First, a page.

Often in novels, some characters are viewed as the bad person. In “The Kite Runner” by Khaled Housinni, the author introduces Amir to the readers as the main character of the story and also as a selfish boy who depicts acts of betrayal throughout the story.
From the audiences’ perspective, we can infer that Amir is a bad kid in the novel, but from the other character’s points of view in the story, they believe that Amir is the innocent charming young boy and his best friend/brother, Hassan, is known as the selfish bad kid. Hassan has always been a good friend to Amir; he is always taking his side, always sacrificing himself and most of all being there when Amir needs him. Amir obviously knows that Hassan will in fact do anything for him so he takes him for granted and eventually betrays the boy during the early years of their childhood. Amir knows that even when he was nothing but a ten year old boy, he constantly convinces that all the good he has done is his work when it is actually Hassan. As Amir gets older, he tends to realize all the bad that he’s done to Hassan when he has been nothing but a good friend to him. Amir wanting to redeem himself from his past knows that he has to be good and do what’s right for himself and for the sake of Hassan.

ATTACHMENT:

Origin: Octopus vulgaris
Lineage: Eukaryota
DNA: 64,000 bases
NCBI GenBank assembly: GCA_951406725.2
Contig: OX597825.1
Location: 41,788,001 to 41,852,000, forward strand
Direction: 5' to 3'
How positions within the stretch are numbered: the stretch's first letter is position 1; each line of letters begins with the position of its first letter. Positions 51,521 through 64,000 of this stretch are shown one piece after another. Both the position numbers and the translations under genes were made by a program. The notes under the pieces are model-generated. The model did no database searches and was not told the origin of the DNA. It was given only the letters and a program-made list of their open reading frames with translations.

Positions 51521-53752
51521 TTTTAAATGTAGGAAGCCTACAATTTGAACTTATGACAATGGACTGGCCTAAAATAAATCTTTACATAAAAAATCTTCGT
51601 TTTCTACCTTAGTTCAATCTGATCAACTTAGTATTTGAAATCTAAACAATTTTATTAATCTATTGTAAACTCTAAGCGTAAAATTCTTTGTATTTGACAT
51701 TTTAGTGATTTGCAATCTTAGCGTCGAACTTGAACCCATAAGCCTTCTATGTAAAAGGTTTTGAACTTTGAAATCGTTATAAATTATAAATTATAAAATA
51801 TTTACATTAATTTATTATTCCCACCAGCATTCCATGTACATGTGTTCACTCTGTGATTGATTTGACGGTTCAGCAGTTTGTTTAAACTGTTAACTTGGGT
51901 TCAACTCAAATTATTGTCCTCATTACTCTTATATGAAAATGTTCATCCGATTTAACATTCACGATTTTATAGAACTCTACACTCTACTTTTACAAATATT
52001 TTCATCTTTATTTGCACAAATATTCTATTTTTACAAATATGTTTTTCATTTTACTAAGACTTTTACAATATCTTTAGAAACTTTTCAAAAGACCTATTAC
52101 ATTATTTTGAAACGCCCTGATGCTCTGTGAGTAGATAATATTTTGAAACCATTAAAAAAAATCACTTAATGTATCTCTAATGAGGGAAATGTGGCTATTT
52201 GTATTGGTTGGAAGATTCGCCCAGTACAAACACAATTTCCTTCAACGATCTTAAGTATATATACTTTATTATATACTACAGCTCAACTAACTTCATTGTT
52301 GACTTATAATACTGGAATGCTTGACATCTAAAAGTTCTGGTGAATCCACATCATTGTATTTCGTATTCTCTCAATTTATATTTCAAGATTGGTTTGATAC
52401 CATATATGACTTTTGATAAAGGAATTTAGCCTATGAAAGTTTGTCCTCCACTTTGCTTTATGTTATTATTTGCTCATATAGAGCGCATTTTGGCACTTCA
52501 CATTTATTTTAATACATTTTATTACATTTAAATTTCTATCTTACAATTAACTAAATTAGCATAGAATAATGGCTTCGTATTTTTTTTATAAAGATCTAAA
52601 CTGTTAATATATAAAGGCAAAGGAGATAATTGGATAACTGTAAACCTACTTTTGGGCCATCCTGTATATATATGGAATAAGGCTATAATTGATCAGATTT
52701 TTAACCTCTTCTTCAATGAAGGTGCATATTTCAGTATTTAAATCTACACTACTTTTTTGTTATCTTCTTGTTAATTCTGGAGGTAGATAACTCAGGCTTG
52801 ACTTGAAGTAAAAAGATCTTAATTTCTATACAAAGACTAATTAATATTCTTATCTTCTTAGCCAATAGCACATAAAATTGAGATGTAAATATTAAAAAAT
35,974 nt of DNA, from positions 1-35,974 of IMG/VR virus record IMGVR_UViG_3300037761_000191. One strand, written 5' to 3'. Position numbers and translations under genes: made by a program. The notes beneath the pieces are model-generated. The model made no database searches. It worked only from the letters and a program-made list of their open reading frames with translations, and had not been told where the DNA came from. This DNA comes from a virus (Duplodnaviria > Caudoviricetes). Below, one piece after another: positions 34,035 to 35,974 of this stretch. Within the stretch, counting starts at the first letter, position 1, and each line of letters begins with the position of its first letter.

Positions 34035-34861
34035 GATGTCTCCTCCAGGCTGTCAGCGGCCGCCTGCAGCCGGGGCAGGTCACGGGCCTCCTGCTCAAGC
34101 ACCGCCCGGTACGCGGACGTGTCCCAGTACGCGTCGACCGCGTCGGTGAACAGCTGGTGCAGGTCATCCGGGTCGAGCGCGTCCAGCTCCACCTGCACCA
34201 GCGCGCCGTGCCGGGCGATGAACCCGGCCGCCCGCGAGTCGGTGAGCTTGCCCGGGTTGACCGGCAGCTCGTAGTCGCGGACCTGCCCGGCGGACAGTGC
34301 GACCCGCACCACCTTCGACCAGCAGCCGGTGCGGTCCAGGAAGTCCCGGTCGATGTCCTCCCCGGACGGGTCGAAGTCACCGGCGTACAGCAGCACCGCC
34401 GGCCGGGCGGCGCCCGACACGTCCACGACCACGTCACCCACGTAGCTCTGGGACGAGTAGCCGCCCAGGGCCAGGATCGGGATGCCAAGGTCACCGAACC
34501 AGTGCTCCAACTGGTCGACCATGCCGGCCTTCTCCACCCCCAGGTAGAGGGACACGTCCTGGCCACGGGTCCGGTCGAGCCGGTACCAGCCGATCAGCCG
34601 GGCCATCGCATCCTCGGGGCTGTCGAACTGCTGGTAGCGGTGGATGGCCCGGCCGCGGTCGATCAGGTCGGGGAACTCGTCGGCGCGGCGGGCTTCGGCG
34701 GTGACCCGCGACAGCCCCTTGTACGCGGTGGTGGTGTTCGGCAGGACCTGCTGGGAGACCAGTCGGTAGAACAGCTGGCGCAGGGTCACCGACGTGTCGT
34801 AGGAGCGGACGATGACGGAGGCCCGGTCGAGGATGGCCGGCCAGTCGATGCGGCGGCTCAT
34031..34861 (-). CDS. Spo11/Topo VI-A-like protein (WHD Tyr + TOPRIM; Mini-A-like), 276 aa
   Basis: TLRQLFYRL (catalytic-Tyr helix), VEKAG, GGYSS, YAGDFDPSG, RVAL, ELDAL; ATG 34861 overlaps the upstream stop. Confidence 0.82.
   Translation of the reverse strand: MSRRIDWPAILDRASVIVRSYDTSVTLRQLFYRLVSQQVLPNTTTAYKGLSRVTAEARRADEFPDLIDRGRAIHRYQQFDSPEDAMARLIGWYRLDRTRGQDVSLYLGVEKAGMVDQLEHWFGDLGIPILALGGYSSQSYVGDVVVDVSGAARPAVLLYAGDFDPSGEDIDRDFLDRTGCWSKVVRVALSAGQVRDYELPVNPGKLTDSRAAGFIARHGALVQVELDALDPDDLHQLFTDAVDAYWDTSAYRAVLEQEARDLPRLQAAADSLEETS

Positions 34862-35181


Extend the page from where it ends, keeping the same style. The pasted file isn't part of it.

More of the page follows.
Later down the road, Amir decides to redeem himself as a person and make everything right again. Amir believes that his next action will led him to redemption. He adopts Hassan’s son, Sohrab, after discovering Hassan’s death. Amir seeks redemption through Sohrab as an effort for trying to gain Hassan’s forgiveness. Amir discovers how badly he treated Hassan in their past, that he wants to make up for it. I personally do not believe that Amir finds redemption because although he wants to redeem himself, he is only thinking of himself again. He never adopts Sohrab out of the goodness of his heart but out of the thought he has when he thinks Sohrab is the answer for redemption. Amir is right on the...